Integrated EST and SSR compilations, with links to sequence and map data. These are accessible from the sidebar list of categories.
Works in Progress
The work described below is largely supported by NSF award # 9872655.
Interactive Maize Plant - 'a feel for the organism'
An interactive set of images of the maize plant, complete with glossary of terms for anatomical features, is being developed for different stages of the maize plant, complete with links to underlying MaizeDB records. One goal is to provide access to the underlying maize genome to any person interested in maize, including elementary-high school students or teachers, undergraduates and researchers in various disciplines. The sort of access to be provided may be viewed at Flybase, flybase.bio.indiana.edu, a Drosophila genome database that integrates community information similarly to MaizeDB. The glossary will be harmonize d with trait and phenotype terminology in the germplasm, and also in other related species, in particular the grasses.
A copy of the database has been placed under OPM (Object Protocol Management), which provides a graphical display of data relationships, custom query access, as well as defaults. Access to the work-in-progress is provided on the 'about MaizeDB' page, accessible from the homepage sidebar. In progress, access to a glossary of all the fields in the database. The software is proprietary, and licensed to MaizeDB, free of charge, from Data Logic, www.genelogic.com. We thank Dr. I-Min Chen and her colleagues for providing support in this work.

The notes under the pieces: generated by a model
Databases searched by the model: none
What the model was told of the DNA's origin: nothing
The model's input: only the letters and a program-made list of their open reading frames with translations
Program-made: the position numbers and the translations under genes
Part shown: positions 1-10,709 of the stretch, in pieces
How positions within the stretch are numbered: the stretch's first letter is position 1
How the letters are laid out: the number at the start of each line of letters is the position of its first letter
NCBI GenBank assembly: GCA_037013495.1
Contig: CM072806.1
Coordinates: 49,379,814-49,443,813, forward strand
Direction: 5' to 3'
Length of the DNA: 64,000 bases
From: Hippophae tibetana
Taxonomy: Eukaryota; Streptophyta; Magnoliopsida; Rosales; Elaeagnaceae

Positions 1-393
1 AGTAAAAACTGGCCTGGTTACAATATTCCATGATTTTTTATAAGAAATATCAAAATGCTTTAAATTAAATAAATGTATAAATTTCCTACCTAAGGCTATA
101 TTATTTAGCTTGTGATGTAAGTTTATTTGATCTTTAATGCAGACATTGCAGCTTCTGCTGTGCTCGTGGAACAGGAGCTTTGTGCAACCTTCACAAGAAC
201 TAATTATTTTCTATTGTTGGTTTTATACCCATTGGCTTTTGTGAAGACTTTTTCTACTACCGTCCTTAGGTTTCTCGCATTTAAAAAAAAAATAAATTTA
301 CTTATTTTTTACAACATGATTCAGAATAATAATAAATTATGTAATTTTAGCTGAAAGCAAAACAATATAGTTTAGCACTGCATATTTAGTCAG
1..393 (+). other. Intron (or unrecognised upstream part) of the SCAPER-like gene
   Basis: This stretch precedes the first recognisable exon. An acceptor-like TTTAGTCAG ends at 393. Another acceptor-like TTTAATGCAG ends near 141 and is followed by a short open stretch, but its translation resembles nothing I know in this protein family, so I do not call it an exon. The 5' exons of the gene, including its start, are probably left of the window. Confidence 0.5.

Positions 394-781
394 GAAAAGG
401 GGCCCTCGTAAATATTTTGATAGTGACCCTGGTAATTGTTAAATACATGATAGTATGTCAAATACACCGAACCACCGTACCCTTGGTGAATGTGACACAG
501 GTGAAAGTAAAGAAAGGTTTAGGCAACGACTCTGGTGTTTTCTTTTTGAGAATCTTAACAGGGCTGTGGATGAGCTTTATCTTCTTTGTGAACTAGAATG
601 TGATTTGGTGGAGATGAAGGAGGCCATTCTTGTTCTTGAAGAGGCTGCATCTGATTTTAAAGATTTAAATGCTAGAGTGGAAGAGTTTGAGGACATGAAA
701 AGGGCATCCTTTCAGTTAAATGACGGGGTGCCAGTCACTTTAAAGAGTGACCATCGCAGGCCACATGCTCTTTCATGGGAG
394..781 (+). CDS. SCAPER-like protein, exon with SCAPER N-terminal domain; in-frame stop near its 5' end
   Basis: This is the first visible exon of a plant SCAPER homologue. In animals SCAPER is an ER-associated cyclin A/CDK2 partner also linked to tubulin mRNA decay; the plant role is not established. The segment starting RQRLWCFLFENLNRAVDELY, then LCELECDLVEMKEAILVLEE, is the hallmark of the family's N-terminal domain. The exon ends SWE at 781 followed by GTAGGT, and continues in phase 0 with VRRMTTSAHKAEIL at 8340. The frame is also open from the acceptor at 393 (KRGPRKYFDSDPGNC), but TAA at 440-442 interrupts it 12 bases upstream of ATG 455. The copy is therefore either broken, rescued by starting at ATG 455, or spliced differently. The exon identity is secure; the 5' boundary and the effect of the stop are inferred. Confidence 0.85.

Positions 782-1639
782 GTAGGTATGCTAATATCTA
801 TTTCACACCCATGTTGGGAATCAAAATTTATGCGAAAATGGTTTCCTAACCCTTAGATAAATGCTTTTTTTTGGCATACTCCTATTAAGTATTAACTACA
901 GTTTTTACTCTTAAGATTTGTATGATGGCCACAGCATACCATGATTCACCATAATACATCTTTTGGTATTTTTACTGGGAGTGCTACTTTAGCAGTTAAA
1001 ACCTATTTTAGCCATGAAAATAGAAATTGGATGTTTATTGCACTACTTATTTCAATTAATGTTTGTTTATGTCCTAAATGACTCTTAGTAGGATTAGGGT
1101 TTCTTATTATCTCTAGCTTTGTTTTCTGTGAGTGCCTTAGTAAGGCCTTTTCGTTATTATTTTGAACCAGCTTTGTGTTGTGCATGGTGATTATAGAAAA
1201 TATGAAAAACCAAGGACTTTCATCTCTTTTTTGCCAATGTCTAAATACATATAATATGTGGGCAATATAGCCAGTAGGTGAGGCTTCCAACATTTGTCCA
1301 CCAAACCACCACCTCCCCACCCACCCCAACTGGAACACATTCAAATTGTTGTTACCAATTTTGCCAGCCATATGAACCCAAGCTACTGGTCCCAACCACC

Interaction with cereal genome databases
OPM (see above section) also permits interactive database query interfaces across platforms, such as Oracle and Sybase, and at different locations. This is distinct from the record-to-record linking typically employed. We are testing a prototype rice genes dataset in collaboration with our colleagues in Tsukuba , Japan , using distinct schema and database management softwares (Oracle, Sybase). We are in contact with the USDA-ARS database suite at Cornell regarding this utility for providing distributed queries across different databases. The OPM software also supports interactions with applications, such as BLAST.
Currently, maps are viewable by ACEDB software at the Cornell site and by postscript files, stored at MaizeDB . Viewers, such as that developed for the Japan Rice Genome Program , and also facile custom-map displays are works in progress.
Access to the database has approximately doubled over the past year, from 25,000-30,000 visitors/month to over 60,000. Some 17% of resolvable hits is US educational, 56 % US commercial or network. Data categories most accessed include References, Locus, Person, Maps, Variations, Stock, Probes, GelPatterns, Gene Products, Images; these, however, account for only 22% of hits. Other hits are to various entry pages; a major referral page is the Maize Genetics Stock Center, Urbana.
Mary Polacco, Curator MaizeDB